In 1969, von Braun announced the establishment of a Lunar Roving Task Team at Marshall. The goal was to come up with a vehicle that would make it much easier to explore the moon on foot while wearing those bulky spacesuits and carrying limited supplies. In turn, this would allow for a greater range of movement once on the moon as the agency was preparing for the much anticipated return missions Apollo 15, 16 and 17. An aircraft manufacturer was awarded the contract to oversee the lunar rover project and deliver the final product. Thus testing would be carried out at a company facility in Kent, Washington, with the manufacturing taking place at the Boeing facility in Huntsville.
Here's a rundown of what went into the final design. It featured a mobility system (wheels, traction drive, suspension, steering and drive control) that could run over obstacles up to 12 inches high and 28-inch diameter craters. The tires featured a distinct traction pattern that prevented them from sinking into the soft lunar soil and were supported by springs to relieve most of its weight. This helped to simulate the moon's weak gravity. In addition, a thermal protection system that dissipated heat was included to helped to protect its equipment from temperature extremes on the moon.
The lunar rover's front and rear steering motors were controlled using a T-shaped hand controller positioned directly in the front of the two seats. There's also a control panel and display with switches for power, steering, drive power and drive enabled. The switches allowed the operators to select their source of power for these various functions. For communications, the rover came equipped with a television camera, a radio-communications system and telemetry - all of which can be used to send data and report observations to team members on Earth.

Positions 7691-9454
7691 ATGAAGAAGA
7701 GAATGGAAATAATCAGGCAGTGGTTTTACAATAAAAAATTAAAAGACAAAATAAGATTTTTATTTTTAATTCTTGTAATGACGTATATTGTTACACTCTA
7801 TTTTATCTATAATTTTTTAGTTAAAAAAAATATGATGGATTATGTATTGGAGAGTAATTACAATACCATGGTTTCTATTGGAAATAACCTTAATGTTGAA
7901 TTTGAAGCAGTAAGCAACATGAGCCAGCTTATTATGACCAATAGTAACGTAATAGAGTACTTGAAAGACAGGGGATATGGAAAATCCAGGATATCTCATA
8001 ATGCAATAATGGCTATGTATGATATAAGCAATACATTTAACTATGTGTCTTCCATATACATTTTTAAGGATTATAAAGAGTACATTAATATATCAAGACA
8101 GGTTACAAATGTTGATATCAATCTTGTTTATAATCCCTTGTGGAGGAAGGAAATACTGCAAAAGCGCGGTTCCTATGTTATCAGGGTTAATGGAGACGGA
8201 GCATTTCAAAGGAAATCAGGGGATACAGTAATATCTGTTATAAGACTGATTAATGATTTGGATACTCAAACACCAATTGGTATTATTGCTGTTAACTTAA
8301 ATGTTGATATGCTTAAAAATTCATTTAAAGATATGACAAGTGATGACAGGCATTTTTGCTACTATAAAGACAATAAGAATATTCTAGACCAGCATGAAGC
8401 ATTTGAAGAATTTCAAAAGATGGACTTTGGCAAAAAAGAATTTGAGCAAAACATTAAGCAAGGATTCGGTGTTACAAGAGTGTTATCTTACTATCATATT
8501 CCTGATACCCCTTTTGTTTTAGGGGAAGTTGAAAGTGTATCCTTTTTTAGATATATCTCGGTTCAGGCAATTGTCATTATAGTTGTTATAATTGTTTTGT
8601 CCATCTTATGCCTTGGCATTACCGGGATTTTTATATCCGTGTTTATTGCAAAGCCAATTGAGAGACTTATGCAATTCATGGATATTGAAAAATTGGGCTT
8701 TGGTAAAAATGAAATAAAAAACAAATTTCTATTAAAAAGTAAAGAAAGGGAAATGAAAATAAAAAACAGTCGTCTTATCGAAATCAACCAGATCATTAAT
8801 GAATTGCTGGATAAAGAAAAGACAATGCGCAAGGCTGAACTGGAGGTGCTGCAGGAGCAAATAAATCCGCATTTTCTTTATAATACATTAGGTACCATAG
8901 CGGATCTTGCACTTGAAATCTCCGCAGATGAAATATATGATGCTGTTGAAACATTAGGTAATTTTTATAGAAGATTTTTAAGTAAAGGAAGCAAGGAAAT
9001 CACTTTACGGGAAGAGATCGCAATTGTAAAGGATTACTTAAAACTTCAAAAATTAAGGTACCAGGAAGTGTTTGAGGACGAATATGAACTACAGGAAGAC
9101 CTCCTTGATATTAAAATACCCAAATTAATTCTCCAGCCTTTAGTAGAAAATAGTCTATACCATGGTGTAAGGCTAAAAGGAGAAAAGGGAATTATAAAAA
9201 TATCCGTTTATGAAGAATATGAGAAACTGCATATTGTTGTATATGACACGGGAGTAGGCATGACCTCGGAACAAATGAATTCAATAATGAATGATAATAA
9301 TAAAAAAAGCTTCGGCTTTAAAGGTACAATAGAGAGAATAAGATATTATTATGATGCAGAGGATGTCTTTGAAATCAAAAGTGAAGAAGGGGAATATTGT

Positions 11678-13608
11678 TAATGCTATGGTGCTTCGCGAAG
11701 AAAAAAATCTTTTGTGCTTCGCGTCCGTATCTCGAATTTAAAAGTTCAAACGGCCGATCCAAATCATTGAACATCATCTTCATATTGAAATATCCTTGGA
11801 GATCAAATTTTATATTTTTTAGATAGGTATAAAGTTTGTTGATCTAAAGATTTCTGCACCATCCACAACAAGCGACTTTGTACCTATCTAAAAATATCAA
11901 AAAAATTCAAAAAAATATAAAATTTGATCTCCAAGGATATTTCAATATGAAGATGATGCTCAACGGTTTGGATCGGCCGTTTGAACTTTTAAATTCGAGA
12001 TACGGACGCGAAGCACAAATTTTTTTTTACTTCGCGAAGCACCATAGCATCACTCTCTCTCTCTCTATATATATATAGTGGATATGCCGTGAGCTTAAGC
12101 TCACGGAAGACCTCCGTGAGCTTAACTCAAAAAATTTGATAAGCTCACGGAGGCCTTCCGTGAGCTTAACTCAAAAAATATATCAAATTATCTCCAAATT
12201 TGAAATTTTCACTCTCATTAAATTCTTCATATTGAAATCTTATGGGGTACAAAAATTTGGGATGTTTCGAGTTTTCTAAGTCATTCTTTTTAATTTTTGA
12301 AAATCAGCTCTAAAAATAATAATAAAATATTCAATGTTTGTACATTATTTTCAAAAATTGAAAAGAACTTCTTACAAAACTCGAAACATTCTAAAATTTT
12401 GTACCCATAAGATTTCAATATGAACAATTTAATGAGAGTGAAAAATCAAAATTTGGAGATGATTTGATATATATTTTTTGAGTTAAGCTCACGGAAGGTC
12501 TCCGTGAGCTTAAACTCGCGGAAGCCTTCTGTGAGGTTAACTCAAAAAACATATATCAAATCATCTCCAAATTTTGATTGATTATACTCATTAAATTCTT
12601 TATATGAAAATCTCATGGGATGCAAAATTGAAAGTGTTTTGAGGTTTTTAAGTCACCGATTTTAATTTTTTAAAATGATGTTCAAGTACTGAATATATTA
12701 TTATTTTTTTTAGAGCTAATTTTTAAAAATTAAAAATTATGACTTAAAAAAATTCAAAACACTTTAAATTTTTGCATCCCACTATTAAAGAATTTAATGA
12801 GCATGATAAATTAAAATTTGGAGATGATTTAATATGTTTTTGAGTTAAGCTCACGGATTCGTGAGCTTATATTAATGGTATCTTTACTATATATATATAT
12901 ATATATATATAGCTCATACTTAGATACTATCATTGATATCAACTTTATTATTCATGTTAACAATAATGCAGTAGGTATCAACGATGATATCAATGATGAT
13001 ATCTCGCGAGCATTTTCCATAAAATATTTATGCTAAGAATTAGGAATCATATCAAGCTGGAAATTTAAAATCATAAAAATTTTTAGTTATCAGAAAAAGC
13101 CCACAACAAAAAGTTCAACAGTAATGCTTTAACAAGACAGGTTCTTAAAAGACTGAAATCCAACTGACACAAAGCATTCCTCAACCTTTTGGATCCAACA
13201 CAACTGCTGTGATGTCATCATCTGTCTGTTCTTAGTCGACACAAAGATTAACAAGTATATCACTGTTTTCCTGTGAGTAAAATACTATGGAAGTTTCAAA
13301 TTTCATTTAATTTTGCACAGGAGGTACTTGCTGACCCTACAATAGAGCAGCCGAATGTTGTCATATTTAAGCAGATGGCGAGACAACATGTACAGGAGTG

In March of 1971, Boeing delivered the first flight model to NASA, two weeks ahead of schedule. After it was inspected, the vehicle was sent to Kennedy Space Center for preparations for the lunar mission launch scheduled for late July. In all, four lunar rovers were built, one each for Apollo missions while the fourth was used for spare parts. The total cost was cost of $38 million.
The operation of the lunar rover during the Apollo 15 mission was a major reason the trip was deemed a huge success, though it wasn't without it's hiccups. For example, Astronaut Dave Scott quickly discovered on the first trip out that the front steering mechanism wasn't working but that the vehicle could still be driven without a hitch thanks to rear wheel steering. In any case, the crew was able to eventually fix the problem and complete their three planned trips to collect soil samples and take photos.
In all, the astronauts traveled 15 miles in the rover and covered almost four times as much lunar terrain as the those on the previous Apollo 11, 12 and 14 missions combined. Theoretically, the astronauts may have gone further but kept to a limited range to ensure that they remained within walking distance of the lunar module, just in case the rover broke down unexpectedly. Top speed was about 8 miles per hour and the maximum speed recorded was about 11 miles per hour.